While literature has demonstrated a need for and appreciation of these services, we have expanded our impact by utilizing a virtual platform to interact with our students. This allows for greater flexibility and permits Librarians to connect with all enrolled learners. Our student support resources continues to evolve over time to meet the nuanced and ever-changing needs of a diverse and growing online student population. Determining the best practices for supporting students in multiple modalities of accelerated, online, competency-based, and/or hybrid courses is, similarly, an ongoing and collaborative journey. As the range of course experiences a student encounters within their higher education tenure continues to diversify, most institutions have chosen to focus primarily on alterations to curriculum and ensuring the appropriate pedagogical approaches are in place. Fewer institutions, though, have have assessed their student support measures to determine if they continue to meet the needs of students drawn to these new course formats.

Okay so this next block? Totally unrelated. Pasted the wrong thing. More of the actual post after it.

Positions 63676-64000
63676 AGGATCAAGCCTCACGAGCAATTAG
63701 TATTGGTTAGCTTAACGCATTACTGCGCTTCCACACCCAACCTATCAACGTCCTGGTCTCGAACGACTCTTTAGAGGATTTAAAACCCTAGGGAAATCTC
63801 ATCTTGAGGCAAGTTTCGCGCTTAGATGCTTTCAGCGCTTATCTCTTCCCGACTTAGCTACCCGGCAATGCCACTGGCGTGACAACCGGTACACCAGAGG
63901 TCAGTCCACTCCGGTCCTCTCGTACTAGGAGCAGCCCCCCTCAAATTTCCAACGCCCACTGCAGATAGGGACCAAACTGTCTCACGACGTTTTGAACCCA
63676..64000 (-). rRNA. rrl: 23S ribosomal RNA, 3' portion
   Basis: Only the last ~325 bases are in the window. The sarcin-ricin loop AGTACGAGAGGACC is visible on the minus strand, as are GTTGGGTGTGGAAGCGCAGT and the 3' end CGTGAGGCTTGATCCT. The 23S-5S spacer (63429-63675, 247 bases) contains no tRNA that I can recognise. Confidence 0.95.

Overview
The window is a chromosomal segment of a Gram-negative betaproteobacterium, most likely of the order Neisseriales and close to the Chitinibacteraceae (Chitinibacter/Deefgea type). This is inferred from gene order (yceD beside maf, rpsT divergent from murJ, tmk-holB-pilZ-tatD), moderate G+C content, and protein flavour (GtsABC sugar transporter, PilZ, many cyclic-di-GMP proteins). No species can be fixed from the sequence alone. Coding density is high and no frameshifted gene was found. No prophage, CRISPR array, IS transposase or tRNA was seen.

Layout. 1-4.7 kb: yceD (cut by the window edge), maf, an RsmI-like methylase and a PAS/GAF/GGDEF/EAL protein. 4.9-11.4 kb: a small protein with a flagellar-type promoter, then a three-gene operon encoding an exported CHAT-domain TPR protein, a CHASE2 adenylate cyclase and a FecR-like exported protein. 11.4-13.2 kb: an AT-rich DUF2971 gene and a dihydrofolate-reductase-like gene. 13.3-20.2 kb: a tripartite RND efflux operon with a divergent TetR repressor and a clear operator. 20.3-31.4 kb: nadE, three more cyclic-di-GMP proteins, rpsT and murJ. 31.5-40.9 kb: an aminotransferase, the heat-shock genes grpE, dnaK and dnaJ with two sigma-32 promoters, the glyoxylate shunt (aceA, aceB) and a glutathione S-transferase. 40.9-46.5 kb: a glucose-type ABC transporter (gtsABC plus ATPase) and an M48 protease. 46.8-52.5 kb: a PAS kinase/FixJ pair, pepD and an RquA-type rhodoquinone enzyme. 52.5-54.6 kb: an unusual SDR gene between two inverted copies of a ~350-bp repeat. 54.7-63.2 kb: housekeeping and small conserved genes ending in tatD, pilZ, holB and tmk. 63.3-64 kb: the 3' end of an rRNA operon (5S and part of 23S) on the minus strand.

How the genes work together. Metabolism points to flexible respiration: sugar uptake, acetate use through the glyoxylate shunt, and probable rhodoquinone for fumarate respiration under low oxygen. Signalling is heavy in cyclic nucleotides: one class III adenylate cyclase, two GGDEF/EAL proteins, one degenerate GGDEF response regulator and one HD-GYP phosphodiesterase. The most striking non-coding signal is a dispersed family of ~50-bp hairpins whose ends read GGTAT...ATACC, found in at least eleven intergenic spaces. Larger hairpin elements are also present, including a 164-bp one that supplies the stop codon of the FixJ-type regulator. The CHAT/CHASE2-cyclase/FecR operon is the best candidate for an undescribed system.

It is well-established that students who utilize academic support resources, such as those provided by libraries and tutoring/mentoring programs, tend to achieve higher levels of academic support than those who do not. The recent Association of College and Research Libraries study indicated using “analysis of multiple data points (e.g., circulation, library instruction session attendance, online databases access, study room use, interlibrary loan) shows that students who use the library in some way achieve higher levels of academic success (e.g., GPA, course grades, retention) than students who did not use the library” (ACRL, 2016, p. 4). Similarly, students who are less academically prepared when they enter college benefit in terms of both GPA and college persistence when they receive formal academic support (Coladarci et al., 2013; Laskey & Hetzel, 2011), particularly when such help is received early in their college careers, (Tinto, 2004) (Winograd and Rust, 2014). It follows, then, that in order to impact the success rates of students enrolled in a variety of course types, ensuring that effective student support measures are in place - namely, those that meet the needs of an institution’s current student body and those similar to resources provided to traditional students - is a critical step.